The Act For Palestine Foundation held Sunday, May 14, 2023, a symposium to mark the 75th anniversary of Nakba (the catastrophe of mass ethnic cleansing of Palestinians by Israeli gangs in 1948), hosting the Jewish historian and writer Ilan Pappe.
Many politicians, diplomats, and media professionals from America, Europe, and Palestine participated in the symposium entitled “Has the Nakba Ended in 1948?”.
In his speech, Ilan Pappe spoke about the mass ethnic cleansing practised by the Zionist and British gangs in Palestine.
“It is important to understand how the Zionists began the ethnic cleansing of more than a quarter million Palestinians during the Nakba,” said Pappe.
“The international community’s silence enabled the Zionist movement to continue ethnic cleansing against the Palestinian people,” he added. “Though the world knows that well, it allowed the establishment of ‘Israeli’.”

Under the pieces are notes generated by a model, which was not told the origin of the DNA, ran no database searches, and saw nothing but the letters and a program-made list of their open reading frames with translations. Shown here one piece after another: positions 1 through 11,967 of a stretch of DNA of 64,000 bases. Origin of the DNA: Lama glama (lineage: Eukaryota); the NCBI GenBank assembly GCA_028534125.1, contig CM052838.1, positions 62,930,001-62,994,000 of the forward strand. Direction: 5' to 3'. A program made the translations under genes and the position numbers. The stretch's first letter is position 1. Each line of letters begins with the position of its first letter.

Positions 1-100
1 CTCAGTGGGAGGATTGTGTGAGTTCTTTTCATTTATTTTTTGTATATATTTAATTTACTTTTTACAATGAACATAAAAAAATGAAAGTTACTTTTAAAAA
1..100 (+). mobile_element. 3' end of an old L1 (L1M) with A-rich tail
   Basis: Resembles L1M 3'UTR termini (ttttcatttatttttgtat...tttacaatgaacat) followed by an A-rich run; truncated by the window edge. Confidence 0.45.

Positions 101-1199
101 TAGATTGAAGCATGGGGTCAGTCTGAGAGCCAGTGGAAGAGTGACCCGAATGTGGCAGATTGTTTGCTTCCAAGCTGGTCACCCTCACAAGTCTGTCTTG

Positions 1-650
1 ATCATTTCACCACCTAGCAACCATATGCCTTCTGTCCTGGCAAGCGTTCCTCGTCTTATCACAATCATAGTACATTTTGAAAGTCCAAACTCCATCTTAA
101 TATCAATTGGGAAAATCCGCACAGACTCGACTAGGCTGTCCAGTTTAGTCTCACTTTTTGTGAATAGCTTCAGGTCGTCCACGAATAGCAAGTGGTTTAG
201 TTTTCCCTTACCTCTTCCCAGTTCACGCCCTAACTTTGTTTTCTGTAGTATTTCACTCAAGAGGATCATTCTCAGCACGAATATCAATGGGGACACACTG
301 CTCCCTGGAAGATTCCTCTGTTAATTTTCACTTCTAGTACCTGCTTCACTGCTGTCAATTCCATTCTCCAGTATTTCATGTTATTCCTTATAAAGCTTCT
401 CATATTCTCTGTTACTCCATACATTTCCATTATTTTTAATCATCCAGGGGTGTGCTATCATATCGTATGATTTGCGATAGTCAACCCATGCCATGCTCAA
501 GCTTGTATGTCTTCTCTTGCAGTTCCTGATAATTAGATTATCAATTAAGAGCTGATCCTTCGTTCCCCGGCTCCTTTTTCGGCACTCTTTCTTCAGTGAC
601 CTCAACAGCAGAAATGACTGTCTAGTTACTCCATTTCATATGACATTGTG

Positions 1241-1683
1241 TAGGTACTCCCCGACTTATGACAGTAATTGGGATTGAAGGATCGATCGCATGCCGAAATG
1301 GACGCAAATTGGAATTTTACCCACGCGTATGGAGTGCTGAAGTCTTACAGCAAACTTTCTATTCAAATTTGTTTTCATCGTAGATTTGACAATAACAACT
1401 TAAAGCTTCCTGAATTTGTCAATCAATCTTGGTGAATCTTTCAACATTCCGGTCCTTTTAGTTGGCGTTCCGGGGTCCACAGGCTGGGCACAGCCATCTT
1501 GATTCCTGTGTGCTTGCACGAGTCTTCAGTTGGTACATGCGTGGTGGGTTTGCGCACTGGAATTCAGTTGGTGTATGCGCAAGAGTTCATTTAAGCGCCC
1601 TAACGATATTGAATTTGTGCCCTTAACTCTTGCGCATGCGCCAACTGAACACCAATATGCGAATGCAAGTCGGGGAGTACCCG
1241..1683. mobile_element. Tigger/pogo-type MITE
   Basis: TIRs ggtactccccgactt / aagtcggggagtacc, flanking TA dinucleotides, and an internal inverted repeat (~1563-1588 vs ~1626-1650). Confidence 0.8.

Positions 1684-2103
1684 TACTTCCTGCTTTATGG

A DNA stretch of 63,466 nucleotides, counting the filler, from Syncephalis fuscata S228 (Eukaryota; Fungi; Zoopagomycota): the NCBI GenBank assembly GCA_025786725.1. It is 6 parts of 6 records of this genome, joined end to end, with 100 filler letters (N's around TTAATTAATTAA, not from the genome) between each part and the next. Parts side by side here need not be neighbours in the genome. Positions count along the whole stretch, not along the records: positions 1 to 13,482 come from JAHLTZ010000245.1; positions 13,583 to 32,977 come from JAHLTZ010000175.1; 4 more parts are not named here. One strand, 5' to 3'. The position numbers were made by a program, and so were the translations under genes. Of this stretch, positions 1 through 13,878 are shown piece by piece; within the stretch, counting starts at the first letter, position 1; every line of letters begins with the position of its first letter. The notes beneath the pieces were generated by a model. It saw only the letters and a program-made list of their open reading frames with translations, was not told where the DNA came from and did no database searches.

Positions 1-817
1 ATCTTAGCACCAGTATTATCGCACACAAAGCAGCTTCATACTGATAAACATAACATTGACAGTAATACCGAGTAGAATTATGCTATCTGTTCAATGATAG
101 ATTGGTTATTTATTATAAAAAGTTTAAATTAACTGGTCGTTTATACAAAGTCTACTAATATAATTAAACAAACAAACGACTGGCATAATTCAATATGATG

He emphasized that the Israeli occupation has been practising the crime of ethnic cleansing against the Palestinian until now.
As for the Israeli massacres against Palestinians, Pappe confirmed, “The Israeli massacres is also one of the collective punishment policies the Israeli occupation has learned from the British mandate – on Palestine.”
“The way the Israeli policy is being implemented against the Palestinian people in Gaza and West Bank is increasingly genocidal, he continued. “Killing two Palestinians in Gaza and West Bank daily is also genocide.”
Pappe called on the international community, especially the Western community, to act and not be silent towards the Israeli crimes that have been being practised against the Palestinian people for over 75 years.
He stressed that the Zionist movement has been established by ethnic cleansing, suppression of the indigenous people, and depriving them of their legal rights.
Nakba (catastrophe) refers to the May 1948 events, during which Israeli gangs murdered 15,000 Palestinians in many massacres throughout Palestine.
During the Nakba, the zionist gangs forcibly expelled 750,000 Palestinians from their homeland, who have been living in the diaspora until today.